Abstract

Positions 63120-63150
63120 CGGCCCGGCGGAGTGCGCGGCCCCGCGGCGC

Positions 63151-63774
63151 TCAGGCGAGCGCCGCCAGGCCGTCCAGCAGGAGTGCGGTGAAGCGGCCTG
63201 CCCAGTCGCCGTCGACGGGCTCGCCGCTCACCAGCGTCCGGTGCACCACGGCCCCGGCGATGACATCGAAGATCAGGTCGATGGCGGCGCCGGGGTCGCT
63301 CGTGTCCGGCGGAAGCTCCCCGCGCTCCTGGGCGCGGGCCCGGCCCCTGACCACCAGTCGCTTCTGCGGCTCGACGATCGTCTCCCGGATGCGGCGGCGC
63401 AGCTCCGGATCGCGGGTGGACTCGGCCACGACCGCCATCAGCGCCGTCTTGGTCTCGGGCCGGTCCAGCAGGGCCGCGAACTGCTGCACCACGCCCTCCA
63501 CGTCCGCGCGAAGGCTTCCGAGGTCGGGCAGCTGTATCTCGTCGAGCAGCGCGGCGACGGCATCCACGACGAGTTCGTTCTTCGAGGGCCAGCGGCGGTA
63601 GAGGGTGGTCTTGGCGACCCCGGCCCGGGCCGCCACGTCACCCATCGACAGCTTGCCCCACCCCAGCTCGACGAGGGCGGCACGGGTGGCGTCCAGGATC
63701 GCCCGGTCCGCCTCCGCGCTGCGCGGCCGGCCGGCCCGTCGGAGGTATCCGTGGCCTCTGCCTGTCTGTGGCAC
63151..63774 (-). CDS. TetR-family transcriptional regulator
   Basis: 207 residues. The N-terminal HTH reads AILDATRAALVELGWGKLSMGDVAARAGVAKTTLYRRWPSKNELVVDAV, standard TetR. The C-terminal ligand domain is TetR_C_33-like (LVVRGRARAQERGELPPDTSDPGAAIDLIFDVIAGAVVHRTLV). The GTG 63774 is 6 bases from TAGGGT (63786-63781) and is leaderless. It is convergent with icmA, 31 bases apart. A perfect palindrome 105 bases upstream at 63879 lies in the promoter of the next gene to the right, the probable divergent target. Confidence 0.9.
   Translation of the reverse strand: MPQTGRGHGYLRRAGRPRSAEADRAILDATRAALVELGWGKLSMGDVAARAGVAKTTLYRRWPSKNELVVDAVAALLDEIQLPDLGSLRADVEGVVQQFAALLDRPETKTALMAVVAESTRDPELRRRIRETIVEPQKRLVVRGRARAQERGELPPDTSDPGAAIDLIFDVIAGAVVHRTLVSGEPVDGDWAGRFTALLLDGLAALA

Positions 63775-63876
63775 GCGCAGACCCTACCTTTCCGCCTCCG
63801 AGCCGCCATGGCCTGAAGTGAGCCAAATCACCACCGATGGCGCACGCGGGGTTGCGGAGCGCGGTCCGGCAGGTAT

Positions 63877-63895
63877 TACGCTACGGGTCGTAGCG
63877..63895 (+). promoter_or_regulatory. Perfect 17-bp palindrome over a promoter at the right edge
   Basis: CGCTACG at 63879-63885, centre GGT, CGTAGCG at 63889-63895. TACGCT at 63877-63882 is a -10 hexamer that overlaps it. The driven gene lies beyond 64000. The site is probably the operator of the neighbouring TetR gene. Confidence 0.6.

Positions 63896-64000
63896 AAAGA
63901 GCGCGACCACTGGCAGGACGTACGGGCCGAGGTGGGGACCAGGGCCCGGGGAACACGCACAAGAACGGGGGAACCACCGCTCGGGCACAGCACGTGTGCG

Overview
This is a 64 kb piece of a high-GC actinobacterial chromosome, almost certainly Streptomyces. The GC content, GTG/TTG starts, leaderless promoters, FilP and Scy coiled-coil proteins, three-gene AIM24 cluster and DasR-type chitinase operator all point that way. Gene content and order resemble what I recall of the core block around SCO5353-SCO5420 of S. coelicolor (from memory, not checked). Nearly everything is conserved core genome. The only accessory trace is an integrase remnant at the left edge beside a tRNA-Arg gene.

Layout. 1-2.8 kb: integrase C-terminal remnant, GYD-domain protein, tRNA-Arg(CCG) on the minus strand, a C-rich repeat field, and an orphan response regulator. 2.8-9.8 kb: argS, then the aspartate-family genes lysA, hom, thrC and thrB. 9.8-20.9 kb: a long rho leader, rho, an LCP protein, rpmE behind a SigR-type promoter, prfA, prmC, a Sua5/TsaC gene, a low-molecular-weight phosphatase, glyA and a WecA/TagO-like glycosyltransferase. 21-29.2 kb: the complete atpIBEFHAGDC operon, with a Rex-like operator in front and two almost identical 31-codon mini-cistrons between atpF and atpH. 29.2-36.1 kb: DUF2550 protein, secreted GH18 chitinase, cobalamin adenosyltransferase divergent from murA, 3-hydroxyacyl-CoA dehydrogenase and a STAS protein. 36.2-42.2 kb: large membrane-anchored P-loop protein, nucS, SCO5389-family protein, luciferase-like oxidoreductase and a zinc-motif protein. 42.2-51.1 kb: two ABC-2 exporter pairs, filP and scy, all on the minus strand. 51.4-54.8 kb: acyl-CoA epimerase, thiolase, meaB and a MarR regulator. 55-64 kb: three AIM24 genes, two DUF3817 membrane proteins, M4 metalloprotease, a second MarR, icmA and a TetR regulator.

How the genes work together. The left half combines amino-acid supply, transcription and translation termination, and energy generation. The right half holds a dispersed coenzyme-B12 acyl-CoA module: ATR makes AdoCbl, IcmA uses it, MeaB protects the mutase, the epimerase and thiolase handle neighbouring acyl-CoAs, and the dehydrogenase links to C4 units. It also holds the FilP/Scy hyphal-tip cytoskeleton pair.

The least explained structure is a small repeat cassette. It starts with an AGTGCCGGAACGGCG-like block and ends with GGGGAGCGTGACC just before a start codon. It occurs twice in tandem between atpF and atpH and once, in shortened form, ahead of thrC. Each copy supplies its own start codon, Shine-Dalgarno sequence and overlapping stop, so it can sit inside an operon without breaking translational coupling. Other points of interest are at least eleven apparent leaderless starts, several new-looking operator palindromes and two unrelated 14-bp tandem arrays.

The effect of preservational quality on paleoecologic studies is evaluated quantitatively using fossil collections from a restricted Cretaceous time interval (Haustator bilira assemblage zone) of Maestrichtian age and are from the Eastern Gulf Coastal Plain Province. Statistical comparisons reveal that preservation affects the faunal makeup. Collections in which both aragonite and calcite are well preserved have more taxa than collections of poorer preservational quality and contain faunal elements not found in other collections. These two effects can confound paleoecologic studies of endemism, eurytopy vs. stenotopy, species longevity and other studies of the distribution of organisms in space and time. Collections of good preservational quality may be interpreted to represent strata of high diversity, taxa having the more durable hard parts will appear to be widespread and long ranging, and taxa that are preserved only in collections of the best preservational quality will appear stenotopic, endemic, and rare.--Modified journal abstract.

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